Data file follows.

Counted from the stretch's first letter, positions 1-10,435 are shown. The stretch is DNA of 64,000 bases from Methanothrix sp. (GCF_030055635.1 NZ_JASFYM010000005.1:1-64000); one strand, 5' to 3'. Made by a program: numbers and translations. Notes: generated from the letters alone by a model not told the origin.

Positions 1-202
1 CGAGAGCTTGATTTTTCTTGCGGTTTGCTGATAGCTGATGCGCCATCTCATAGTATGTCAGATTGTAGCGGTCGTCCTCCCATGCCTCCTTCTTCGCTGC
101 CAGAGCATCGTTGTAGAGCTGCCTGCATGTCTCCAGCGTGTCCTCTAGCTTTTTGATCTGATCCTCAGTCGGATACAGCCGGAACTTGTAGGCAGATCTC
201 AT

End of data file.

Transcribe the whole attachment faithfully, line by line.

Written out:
Counted from the stretch's first letter, positions 1-10,435 are shown. The stretch is DNA of 64,000 bases from Methanothrix sp. (GCF_030055635.1 NZ_JASFYM010000005.1:1-64000); one strand, 5' to 3'. Made by a program: numbers and translations. Notes: generated from the letters alone by a model not told the origin.

Positions 1-202
1 CGAGAGCTTGATTTTTCTTGCGGTTTGCTGATAGCTGATGCGCCATCTCATAGTATGTCAGATTGTAGCGGTCGTCCTCCCATGCCTCCTTCTTCGCTGC
101 CAGAGCATCGTTGTAGAGCTGCCTGCATGTCTCCAGCGTGTCCTCTAGCTTTTTGATCTGATCCTCAGTCGGATACAGCCGGAACTTGTAGGCAGATCTC
201 AT